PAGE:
• Janell Ives June 7, 2017

    I must say, I am both intrigued and concerned about the families (namely vloggers and Instagrammers) who put their babies online. They’ve essentially made a living by how cute their kids are. There are strangers who dedicate whole fan pages to their children! I just wonder what kind of psychological implications this will have on the children once they become adults. Will we see a new level of vanity emerge in the coming generations?

    -Janell Ives
    https://coverpagemusic.com/

  • Chaucee June 6, 2017

    I do think it’s a bit strange when a child has their own FB page and public Instagram profile, especially the younger they are. However, as an Auntie, I love seeing updates of my nieces and nephews. There are apps out there, like Lifecake, that is a social platform with the privacy of sharing photos of your children with just the people you select. Ultimately it’s up to the parent so I don’t feel comfortable judging someone for having their kid all over social media, but I’m interested to hear what the kids themselves will think about it in 20 years.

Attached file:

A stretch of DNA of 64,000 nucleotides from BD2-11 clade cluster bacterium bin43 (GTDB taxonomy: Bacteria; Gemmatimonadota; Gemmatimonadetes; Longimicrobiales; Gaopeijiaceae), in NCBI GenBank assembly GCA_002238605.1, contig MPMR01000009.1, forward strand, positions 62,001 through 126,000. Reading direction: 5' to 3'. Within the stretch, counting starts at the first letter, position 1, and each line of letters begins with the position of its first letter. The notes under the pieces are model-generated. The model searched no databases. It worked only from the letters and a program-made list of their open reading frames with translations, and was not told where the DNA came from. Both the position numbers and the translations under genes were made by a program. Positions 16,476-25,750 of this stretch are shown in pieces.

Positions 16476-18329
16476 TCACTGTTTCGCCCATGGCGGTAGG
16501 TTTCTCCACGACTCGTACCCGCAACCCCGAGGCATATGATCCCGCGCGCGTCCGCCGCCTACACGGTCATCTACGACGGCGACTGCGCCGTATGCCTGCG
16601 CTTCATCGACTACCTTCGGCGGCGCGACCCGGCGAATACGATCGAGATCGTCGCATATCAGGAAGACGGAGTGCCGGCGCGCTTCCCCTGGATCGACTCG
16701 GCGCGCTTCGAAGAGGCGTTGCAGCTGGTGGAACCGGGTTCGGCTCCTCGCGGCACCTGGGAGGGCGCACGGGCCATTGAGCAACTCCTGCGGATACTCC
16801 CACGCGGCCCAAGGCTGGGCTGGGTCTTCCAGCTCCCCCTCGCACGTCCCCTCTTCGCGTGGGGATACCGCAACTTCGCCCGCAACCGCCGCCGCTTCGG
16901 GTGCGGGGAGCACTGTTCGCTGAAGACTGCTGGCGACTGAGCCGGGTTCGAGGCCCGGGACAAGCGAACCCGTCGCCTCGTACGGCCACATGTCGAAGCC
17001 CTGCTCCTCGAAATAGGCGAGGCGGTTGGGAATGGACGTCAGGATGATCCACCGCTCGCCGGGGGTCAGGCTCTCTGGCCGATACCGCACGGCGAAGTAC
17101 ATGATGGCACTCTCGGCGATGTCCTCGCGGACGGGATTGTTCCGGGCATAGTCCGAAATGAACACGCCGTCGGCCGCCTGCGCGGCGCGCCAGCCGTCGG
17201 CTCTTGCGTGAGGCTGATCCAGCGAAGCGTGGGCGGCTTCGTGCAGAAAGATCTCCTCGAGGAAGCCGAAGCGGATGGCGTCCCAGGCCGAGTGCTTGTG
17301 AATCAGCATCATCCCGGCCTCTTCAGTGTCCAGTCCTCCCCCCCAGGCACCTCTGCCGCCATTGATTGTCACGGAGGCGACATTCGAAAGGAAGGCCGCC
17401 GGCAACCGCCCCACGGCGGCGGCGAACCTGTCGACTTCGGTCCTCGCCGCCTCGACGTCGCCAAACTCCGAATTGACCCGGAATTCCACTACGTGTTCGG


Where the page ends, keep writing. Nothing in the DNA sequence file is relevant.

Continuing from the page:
• I’m still torn about what I feel about parents putting their kids online. On one hand, we should consider the safety of the kids etc, since nothing on the internet remains private. But I do understand that today, it’s hard not to when social media is such a big part of our lives. Maybe I’ll be more certain on a standpoint when I become a parent myself.

    Charmaine Ng | Architecture & Lifestyle Blog
    http://charmainenyw.com